Read a full pre-publication version of the paper HERE!
Our new paper entitled “Predictive mechanics-based model for depth-of-cut (DOC) of waterjet in soft tissue for waterjet-assisted medical applications” is recently accepted to be published in Medical & Biological Engineering & Computing journal and is now online at the following address: Click HERE!
This paper solves the fundamental physics problem of the interaction of the waterjet with the surrounding soft tissue for waterjet-assisted cutting in medical and surgical applications.
The use of waterjet technology is now prevalent in medical applications including surgery, soft tissue resection, bone cutting, waterjet steerable needles, and wound debridement. The depth of the cut (DOC) of a waterjet in soft tissue is an important parameter that should be predicted in these applications. For instance, for waterjet-assisted surgery, selective cutting of tissue layers is a must to avoid damage to deeper tissue layers. For our proposed fracture-directed waterjet steerable needles, predicting the cut depth of the waterjet in soft tissue is important to develop an accurate motion model, as well as control algorithms for this class of steerable needles. To date, most of the proposed models are only valid in the conditions of the experiments and if the soft tissue or the system properties change, the models will become invalid. The model proposed in this paper is formulated to allow for variation in parameters related to both the waterjet geometry and the tissue. In this paper, first the cut depths of waterjet in soft tissue simulants are measured experimentally, and the effect of tissue stiffness, waterjet velocity, and nozzle diameter are studied on DOC. Then, a model based on the properties of the tissue and the waterjet is proposed to predict the DOC of waterjet in soft tissue. In order to verify the model, soft tissue properties (constitutive response and fracture toughness) are measured using low strain rate compression tests, Split-Hopkinson-Pressure-Bar (SHPB) tests, and fracture toughness tests. The results show that the proposed model can predict the DOC of waterjet in soft tissue with acceptable accuracy if the tissue and waterjet properties are known.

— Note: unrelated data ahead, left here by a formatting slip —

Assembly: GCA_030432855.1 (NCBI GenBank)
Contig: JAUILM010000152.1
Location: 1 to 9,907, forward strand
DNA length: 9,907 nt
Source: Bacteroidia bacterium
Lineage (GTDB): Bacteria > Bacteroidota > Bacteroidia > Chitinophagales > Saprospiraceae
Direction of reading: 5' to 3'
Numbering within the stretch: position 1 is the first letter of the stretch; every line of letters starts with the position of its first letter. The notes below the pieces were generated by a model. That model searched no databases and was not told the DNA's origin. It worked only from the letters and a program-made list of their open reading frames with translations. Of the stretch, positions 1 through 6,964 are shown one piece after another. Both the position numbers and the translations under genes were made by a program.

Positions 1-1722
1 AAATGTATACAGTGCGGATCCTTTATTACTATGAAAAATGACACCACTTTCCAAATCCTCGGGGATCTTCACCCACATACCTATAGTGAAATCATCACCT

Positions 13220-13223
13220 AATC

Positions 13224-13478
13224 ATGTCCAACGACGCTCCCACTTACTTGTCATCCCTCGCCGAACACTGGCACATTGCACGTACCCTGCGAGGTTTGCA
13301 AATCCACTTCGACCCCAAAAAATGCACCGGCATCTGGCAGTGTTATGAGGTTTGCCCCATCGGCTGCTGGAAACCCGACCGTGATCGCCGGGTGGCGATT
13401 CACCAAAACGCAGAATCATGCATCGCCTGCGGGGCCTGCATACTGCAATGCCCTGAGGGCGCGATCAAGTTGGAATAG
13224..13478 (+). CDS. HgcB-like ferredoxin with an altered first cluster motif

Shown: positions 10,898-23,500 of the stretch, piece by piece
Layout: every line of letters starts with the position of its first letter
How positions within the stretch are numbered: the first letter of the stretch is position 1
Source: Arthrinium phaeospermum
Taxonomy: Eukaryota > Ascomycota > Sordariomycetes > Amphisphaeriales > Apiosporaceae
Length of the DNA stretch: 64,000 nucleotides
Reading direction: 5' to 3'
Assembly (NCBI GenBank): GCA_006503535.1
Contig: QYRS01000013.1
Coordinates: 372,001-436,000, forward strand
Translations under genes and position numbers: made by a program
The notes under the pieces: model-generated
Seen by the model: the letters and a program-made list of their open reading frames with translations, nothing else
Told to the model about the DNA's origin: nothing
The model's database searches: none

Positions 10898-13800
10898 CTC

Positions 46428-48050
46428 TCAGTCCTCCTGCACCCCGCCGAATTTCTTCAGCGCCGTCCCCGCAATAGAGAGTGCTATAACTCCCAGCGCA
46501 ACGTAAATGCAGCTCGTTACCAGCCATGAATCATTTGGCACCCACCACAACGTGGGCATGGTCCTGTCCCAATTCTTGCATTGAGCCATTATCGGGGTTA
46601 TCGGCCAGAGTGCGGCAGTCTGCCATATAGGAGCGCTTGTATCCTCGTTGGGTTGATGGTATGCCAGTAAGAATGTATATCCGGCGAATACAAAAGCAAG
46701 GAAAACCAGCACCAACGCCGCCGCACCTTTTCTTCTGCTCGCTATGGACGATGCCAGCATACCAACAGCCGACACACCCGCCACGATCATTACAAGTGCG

Full Pre-publication Article:
You can also see the accepted pre-publication article written in LaTex HERE!
Experimental Data, Model, and Necessary Codes:
Below are the experimental data, model, and necessary codes to run them. Feel free to use them in your research with proper citations to our work.
The penetration pressure of the waterjet in soft tissue is found to be: In order to understand what each parameter mean please refer to the article. We found out that the penetration occurs when P_w is minimum. Now the question is we want to find a d/D that minimizes P_w. In order to do so, the following MATLAB code is written: Click HERE!
Depth-Of-Cut (DOC) experimental data
For Depth-Of-Cut (DOC) experimental data along with a MATLAB code to run them click HERE!
Image Processing Code:
Note that CalibrationDistance.m code measures the depth of cut by image processing from the photos. First, you should select the area of interest and then calibrate the distance using the rulers on the photo and then measure the depth of cut. Here are the steps to measure the distance in any photo:
Step 1. Select the area of interest and do the Spatial Calibration by choosing say 10 mm on the ruler: Step 2: After calibration, select Measure Distance from the menu and then select the area of interest that you want to measure: The result will be the measured distance in mm:
Depth of Cut Mechanics-based Model Code:
You can find the code for the model proposed in the paper HERE!
Mendeley Links to Cite Our Data if You Want to Use Them in Your Research:
If you want to use the data and need to cite our work here are the links:
Our abstract entitled “WATERJET STEERABLE NEEDLES: A NEW PROMISE FOR IMPROVING MEDICAL PROCEDURES” about waterjet steerable needles is accepted for WSU’s this year Academic Showcase but the actual event is not held because of the outbreak of the COVID-19.
Steerable needles are a type of medical devices that can steer around obstacles to reach to a target location within patient anatomy and thus can improve the accuracy of medical procedures. Radius of curvature is an important parameter while designing steerable needles and achieving smaller radius and being able to control it is of paramount importance in steerable needle technology. We have developed a new class of steerable needles namely fracture-directed waterjet steerable needles in which the direction of the tissue fracture is controlled by waterjet and then the flexible needle follows. Needle steering tests are performed on soft tissue simulants, and the Radius of curvature of the needle is controlled by duty cycling of waterjet whereas 100% percent duty (waterjet is ON in all steps) gives the best radius of curvature. Smaller radius of curvature makes steering around tight obstacles possible and improves the performance of steerable needles. It is shown that the radius of curvature is a linear function of duty cycling for a range of the tissue stiffnesses used. A discrete-step kinematic model is used to model the motion of the waterjet steerable needle. This model consists of two parts: (1) the mechanics-based model predicts the cut-depth of waterjet in soft tissue based on soft tissue properties, waterjet diameter, and water exit velocity, and (2) a discrete-step kinematic unicycle model of the steerable needle travel. The proposed method of needle steering promises steerability and radius of curvature unattainable by current steerable needle technologies.
In this event, kids are become familiarized with research going on in our lab such as steerable needles, soft robotics and Shape Memory Alloys (SMAs). They had the chance to do their own experiment with a worm made of Shape Memory Alloy.